Saturday, April 6, 2013

Sakura in Osaka ( day 1 )

In Japan, cherry blossoms are more than just a mark of a new season. They are a part of the national identity as Mt. Fuji, but to really understand the connection that the Japanese have to these blossoms requires seeing it in person in Japan. Seeing cherry blossom in Japan was my on my bucket list for a long time. Spring is when Japan's famous cherry blossom ( also known as sakura ) trees burst forth into bloom. Depending on the weather, the starting date and length of the blossoms varies year to year.  In most major cities in Japan, like Osaka, the cherry blossom season typically takes place around the end of March and beginning of April. The cherry blossom has a great deal of symbolic significance to the Japanese people, and has historically been an important symbol of nationalism. Although the blossoms are representative of the feminine, on a deeper level they can be seen to stand for the fleeting nature of life.

I’ve wanted to see the cherry blossoms for as long as I can remember, and I have to admit that seeing them in real life exceeded all my expectations. Today was going to be the start of my adventure to Osaka to see them in full bloom not from pictures I see from magazines but in real time. I left on a adventure trip with my cousin and three other women for Osaka. This was our first time to visit Osaka. Although we did not have enough time to see all the sites in Osaka ( we only had 3 full days )-- we had to list down our priorities on what to do when we got to Osaka. 

We arrived in Osaka late afternoon. The weather was chilly and it was a long walk from the terminal to the Nankai train station. Our first step was to find our hotel and work out how to get there from the station. There are two lines that connect the airport to Osaka, the JR Line and the Nankai Line. Individual ticket price from the airport to Osaka for the JR line is 1100yen and the Nankai line ( local  )  is 890yen. This was our first introduction to the Japanese ticket machines. They all have an English button to help you, but it was still bewildering at first. First lesson of the day, never be afraid to talk to total strangers for directions. I realized that most of the Japanese we asked directions from were very helpful to us -- they even accompanied us to where we should ride etc. If you are a bit hesitant to do so - you can approach one of the guards by the turnstile and ask for directions or you can also get help from the Japanese Tourist Information staff who speak a little English and will go to any trouble to make sure you know exactly where you are going.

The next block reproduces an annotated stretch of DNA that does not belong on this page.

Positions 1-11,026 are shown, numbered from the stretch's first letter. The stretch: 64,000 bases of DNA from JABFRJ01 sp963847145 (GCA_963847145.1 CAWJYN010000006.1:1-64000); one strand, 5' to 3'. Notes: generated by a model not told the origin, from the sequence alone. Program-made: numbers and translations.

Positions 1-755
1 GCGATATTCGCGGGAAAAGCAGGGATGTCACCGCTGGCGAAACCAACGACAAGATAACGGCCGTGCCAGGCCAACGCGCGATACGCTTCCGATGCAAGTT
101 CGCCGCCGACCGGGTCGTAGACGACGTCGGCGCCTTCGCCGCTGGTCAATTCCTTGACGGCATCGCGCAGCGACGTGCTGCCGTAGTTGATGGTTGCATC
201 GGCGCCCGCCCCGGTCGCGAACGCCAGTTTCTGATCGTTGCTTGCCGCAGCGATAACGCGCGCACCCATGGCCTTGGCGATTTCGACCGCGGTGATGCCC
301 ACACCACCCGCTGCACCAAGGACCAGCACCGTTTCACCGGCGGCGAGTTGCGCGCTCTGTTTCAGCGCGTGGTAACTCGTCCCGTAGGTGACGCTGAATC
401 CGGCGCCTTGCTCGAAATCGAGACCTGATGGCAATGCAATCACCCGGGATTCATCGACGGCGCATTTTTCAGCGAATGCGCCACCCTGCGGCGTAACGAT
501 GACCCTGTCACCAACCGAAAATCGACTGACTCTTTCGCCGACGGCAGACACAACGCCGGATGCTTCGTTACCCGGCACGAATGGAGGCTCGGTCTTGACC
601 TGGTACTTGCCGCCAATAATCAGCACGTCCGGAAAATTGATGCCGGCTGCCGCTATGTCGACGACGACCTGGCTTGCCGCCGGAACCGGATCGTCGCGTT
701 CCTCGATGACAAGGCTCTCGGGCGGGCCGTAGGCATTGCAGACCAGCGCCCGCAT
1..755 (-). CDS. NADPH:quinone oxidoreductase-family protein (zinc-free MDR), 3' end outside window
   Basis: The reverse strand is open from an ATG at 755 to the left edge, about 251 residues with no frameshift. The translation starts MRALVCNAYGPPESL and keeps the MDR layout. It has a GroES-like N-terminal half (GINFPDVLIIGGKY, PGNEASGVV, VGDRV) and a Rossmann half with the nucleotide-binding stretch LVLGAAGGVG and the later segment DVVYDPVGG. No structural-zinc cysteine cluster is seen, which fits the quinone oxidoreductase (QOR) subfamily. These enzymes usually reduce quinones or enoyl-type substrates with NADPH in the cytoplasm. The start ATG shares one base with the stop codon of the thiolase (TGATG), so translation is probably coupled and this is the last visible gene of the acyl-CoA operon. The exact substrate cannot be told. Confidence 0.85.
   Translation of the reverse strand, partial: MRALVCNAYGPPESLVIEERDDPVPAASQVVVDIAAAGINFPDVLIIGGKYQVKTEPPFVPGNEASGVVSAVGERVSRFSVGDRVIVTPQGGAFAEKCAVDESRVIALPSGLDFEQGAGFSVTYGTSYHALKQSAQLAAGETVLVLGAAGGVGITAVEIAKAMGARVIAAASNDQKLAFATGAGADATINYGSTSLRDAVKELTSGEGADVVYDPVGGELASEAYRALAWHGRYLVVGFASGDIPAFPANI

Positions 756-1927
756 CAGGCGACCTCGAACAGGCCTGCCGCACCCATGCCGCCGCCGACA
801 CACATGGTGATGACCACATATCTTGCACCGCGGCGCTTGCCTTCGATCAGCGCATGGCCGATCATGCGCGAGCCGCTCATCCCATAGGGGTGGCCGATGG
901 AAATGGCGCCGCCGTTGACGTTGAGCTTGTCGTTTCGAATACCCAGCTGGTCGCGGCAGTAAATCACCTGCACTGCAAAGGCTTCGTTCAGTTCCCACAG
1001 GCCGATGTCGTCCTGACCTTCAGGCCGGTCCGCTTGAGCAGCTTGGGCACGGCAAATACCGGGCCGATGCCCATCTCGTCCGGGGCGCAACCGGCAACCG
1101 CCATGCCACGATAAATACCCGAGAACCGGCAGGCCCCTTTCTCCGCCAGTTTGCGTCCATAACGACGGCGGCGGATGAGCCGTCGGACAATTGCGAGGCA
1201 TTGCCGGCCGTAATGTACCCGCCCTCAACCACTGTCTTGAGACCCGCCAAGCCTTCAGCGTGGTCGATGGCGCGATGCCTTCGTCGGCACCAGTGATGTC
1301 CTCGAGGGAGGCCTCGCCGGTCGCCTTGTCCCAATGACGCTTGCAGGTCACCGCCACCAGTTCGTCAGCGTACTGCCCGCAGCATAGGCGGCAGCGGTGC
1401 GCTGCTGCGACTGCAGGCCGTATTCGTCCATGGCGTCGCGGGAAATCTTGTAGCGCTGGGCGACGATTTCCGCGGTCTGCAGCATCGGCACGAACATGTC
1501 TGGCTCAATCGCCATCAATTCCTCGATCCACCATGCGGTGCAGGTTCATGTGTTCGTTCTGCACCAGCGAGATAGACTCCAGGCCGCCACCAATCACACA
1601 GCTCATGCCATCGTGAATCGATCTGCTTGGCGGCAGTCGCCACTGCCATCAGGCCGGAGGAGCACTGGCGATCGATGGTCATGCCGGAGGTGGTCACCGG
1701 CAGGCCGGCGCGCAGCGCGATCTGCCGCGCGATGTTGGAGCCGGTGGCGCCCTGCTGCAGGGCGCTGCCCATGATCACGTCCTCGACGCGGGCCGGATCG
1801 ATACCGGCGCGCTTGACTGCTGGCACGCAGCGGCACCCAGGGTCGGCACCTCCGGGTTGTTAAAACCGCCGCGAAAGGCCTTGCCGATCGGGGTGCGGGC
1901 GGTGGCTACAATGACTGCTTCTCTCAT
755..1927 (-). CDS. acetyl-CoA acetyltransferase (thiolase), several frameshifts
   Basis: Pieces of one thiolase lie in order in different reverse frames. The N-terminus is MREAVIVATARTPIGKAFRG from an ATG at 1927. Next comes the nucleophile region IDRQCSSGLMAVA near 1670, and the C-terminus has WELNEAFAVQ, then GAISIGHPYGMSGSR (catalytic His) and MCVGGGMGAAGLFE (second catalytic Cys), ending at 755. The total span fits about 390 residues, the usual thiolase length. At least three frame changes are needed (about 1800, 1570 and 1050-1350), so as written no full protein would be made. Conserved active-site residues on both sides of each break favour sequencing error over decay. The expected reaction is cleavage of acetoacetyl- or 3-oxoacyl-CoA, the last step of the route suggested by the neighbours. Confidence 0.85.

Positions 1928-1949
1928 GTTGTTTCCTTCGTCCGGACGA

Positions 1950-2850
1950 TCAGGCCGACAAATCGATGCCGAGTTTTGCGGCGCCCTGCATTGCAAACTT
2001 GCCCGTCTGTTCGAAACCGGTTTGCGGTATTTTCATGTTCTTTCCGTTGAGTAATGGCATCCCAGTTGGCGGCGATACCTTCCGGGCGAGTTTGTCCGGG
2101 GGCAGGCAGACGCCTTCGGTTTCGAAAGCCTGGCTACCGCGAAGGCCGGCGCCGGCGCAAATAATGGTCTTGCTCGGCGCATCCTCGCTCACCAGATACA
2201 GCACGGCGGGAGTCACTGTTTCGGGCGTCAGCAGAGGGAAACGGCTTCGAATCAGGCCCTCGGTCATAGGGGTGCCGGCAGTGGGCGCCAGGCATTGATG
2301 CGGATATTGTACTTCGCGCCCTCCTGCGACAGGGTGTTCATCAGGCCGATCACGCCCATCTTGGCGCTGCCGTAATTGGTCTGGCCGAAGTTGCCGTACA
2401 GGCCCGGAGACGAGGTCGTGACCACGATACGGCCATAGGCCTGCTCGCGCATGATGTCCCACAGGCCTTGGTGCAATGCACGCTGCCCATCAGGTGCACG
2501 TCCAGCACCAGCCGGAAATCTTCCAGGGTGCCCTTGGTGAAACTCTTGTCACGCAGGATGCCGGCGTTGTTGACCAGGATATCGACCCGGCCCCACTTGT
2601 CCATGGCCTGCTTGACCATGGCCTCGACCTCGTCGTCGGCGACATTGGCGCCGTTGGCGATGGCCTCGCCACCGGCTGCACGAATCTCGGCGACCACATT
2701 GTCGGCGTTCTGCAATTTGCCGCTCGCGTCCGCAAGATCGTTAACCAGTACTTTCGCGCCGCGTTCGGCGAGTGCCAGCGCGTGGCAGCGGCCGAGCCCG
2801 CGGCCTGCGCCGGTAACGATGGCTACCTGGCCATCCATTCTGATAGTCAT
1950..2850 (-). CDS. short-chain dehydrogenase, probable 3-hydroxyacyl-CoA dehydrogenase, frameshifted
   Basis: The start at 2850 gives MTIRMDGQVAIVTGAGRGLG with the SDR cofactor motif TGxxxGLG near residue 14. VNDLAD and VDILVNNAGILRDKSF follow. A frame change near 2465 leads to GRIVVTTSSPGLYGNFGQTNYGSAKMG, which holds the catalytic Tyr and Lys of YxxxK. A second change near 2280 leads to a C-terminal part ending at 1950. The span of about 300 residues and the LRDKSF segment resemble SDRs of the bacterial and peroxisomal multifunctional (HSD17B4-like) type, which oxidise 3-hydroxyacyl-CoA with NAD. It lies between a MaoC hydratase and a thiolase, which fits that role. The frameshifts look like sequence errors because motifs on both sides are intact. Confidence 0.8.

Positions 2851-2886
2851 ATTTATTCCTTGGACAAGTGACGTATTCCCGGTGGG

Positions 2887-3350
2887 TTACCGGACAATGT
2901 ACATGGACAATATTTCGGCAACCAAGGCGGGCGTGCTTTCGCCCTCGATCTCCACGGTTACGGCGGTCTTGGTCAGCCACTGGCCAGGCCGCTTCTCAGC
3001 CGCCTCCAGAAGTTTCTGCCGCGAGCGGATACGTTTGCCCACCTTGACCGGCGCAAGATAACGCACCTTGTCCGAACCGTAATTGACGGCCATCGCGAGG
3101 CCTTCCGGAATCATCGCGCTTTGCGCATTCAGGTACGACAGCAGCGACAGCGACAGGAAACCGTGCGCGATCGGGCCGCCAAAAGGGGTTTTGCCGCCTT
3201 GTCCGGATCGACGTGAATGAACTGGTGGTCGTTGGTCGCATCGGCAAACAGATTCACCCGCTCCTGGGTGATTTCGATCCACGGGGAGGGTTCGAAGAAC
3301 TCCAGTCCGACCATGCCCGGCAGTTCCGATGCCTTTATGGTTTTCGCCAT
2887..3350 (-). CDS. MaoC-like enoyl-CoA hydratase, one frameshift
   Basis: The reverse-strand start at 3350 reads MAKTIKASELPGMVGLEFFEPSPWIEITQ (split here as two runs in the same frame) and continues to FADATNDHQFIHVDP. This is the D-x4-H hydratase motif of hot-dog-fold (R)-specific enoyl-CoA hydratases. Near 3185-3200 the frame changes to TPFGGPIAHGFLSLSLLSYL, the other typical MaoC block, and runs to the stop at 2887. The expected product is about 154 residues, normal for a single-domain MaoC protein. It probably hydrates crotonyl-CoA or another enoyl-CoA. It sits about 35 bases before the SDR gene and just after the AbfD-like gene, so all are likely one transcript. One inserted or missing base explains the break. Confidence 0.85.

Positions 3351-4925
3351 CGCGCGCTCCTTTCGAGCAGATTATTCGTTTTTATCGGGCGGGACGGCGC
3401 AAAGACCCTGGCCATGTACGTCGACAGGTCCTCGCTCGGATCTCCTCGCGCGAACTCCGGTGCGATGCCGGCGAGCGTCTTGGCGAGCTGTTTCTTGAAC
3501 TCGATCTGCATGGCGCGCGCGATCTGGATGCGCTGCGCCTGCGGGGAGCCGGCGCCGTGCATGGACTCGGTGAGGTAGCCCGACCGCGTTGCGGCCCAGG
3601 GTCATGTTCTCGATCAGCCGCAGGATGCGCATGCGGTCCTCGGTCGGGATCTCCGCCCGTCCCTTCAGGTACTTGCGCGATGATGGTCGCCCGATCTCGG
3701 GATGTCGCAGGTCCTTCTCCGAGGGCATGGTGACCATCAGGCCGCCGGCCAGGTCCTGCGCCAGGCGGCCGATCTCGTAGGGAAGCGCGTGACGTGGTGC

The ride was smooth and fast. It took an hour from the airport to the Namba station. With our luggages and hand carry in tow, we had to figure out what exit we should use. As we reached the street level, a Japanese girl seeing that we were lost, approached us and to our surprise -- talked to us in Filipino. We gave her the name of our hotel and she asked a cab driver for directions. We tried to ask the driver to take us in his cab to the hotel but he refused since he told us it was only a 10 minute walk from where we were. It took us more than 20 minutes trying to find the hotel. 

I was pleasantly surprised with how central our hotel, HOTEL MONTEREY GRASMERE OSAKA was, and found it reasonable for the price. After checking in at our hotel, we decided to go and have a quick meal before retiring for the evening. We went down to the subway station ( we discovered one subway entrance which was outside our hotel ). At the end of the escalator was a grocery where we bought our take out food and decided we will start our adventure tomorrow.. So join me as I take you around Japan, with photos of some of the most incredible places I’ve ever been to encourage, inspire and share this amazing place with you all.

Kumbawa everyone!

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